Alisha Alvarez, 28, said a final goodbye to her father at his funeral service Friday, still wondering if she could have done more to convince him that he didn’t have to go to work if he feared contracting coronavirus.
José Roberto Alvarez Mena, her dad, was one of thousands of essential workers who showed up to work as California saw a surge in coronavirus cases after partially reopening its economy earlier this summer. Alvarez Mena working as the head of maintenance for Mission Foods Corp. in Commerce, California, when he tested positive to COVID-19 on June 28.
Alisha’s mother and older sister, both of whom who lived with José Roberto, also tested positive for the virus during the same time period. While both women recovered, José Roberto’s symptoms worsened. On July 4, he was hospitalized after struggling to breathe.
He was then admitted to the hospital’s intensive care unit on the following day. José Roberto, known to people in his Los Angeles community as “Beto Mena,” spent two weeks connected to a respirator until he died on July 20. He was 67.
“It’s the most painful thing, especially because you can’t see them in person, you can’t say bye. People have to remember that, when they say they don’t want to wear masks,” Alisha told NBC News. “This is not a political issue. This is harming people and ruining their lives.”
José Roberto, who was an engineer by profession, emigrated to the United States from El Salvador in the 1980s “to work and provide for his kids,” said Alisha, adding that he was the family’s sole provider. “That’s why work was always the most important thing to him.”
“My dad never said no to helping people. He was always there for any family member no matter what. He was the kind of guy who would go into work on his days off because his boss would call him for help,” said Alisha.
The Los Angeles Public Health Department ordered the temporary closure of Mission Foods Corp. on July 29 for failing to report a COVID-19 outbreak that sickened at least 40 of their workers; they also closed two other food processors. The company was allowed to reopen its facilities one day later.
County officials were investigating the deaths of two Mission Foods Corp. employees, including José Roberto’s, the Los Angeles Times reported.
The family has criticized the company for failing to protect José Roberto. Alisha said their actions were “straight up negligent.” The family says that one month before Mission Foods’ closure, José Roberto told them he was hearing rumblings at work of people getting sick.
“He would come home and tell my mom that so-and-so is sick or someone else is down,” said Alisha. “But nothing was officially told to my dad.”
Alisha said the company’s behavior was inconsistent with what her father had experienced back in May when he received an official letter from Mission Foods warning about potential COVID-19 exposure at work after an employee contracted the virus. At the time, both of her parents tested negative to the virus.
“There are a lot of essential workers and Latino workers at Mission Foods, who are there providing for their families, who do not want to speak up because they are afraid,” said Alisha.
Mission Foods affirms that their “company-wide health and safety measures meet or often exceed the requirements of health authorities” and that they are hand-delivering a note to each employee in their respective facility when the company is made aware of a confirmed case.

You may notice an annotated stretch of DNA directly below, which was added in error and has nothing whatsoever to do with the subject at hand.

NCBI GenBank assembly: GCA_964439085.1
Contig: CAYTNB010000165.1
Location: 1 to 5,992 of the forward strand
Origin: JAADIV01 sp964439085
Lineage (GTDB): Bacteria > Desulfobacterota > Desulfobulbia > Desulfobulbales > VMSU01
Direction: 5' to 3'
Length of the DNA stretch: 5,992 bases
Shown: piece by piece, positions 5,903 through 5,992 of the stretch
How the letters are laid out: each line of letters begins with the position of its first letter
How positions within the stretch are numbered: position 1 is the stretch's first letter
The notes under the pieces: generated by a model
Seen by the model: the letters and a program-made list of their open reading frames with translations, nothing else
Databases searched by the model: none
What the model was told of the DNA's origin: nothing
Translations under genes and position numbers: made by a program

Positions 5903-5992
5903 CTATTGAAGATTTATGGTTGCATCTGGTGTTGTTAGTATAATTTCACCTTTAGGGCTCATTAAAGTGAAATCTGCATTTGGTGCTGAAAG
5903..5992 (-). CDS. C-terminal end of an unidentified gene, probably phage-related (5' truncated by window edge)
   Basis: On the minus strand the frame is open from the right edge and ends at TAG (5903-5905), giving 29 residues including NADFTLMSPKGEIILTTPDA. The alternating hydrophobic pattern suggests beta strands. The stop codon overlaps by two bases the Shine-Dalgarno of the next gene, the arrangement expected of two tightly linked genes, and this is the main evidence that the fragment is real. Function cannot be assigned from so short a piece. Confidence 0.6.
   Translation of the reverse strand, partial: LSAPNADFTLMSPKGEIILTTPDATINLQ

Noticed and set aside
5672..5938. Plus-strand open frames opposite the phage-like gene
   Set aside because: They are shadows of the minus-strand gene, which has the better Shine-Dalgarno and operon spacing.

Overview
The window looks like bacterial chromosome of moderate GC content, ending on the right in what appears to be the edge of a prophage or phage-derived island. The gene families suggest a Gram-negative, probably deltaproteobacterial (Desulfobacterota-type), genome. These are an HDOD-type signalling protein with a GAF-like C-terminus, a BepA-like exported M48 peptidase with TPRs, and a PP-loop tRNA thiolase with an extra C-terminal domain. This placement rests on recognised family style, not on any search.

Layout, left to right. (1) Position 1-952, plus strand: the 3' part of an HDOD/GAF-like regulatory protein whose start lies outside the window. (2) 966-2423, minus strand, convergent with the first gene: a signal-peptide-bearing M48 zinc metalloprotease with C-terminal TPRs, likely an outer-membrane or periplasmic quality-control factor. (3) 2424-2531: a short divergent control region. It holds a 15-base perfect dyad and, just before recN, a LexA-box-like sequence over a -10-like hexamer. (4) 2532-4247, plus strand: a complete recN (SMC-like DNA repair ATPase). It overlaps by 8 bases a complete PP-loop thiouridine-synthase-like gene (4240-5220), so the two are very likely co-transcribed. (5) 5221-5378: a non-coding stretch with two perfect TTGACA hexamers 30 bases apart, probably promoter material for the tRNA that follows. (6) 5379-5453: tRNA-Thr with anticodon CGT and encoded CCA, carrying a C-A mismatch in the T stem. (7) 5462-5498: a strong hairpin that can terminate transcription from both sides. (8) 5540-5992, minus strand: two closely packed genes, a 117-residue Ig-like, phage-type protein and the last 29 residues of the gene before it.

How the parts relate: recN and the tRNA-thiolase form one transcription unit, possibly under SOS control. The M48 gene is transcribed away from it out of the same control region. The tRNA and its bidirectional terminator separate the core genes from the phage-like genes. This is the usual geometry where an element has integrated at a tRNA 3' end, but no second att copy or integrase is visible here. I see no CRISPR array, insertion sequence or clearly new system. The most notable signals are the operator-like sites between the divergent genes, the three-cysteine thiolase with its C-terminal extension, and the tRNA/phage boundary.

Afraid to lose his job, “or be replaced by someone younger”
As California began seeing a rise in COVID-19 cases, Alisha and her siblings started to worry about their father’s exposure to the virus at work, especially because he suffered from diabetes and high blood pressure.
Alisha and her siblings would tell José Roberto, “you have rights” and encourage him to disclose his preexisting health conditions to his employer in order to return to work at a later time when coronavirus cases weren’t increasing.
“But he was afraid to lose his job or be replaced by someone younger,” said Alisha. “And on our part, we didn’t take the time to research what his rights would have been. I wish at that time, I would have gotten a lawyer—that would mean that he would still be here with me alive.”
The Alvarez family held José Roberto’s funeral service Friday. About two dozen people showed up to a cemetery wearing face masks. People sat on every other chair to keep physical distance as a priest gave a mass in José Roberto’s name. About 40 people tuned into the service via a Zoom video conference.
“We had to put a limit on people attending the funeral and we are a big Latino family, so it’s been challenging,” said Alisha. “But in a way, it has also allowed us to mourn in a more intimate way.”
Alisha and her siblings helped their mother move out of the house last weekend “just because there’s too many memories.” Alisha’s parents were together for about 35 years.
The family recently created the Beto Mena Foundation to honor José Roberto’s memory. Alisha hopes the nonprofit will help Latino families struggling to survive the pandemic, as well as other communities of color. So far, they have been able to send basic medical supplies and thermometers to families with no access to COVID-19 testing in El Salvador, José Roberto’s native country.
Ultimately, Alisha hopes that the foundation can help essential workers access bilingual labor lawyers and host food drives as well as other community events around Los Angeles and Orange County in partnership with other foundations.
The coronavirus has killed at least 5,136 people in Los Angeles County, half of them are Latino.
“These aren’t just numbers. These are people. They’re mothers, fathers, siblings, uncles that are not with us anymore,” Alisha told Telemundo in Spanish last week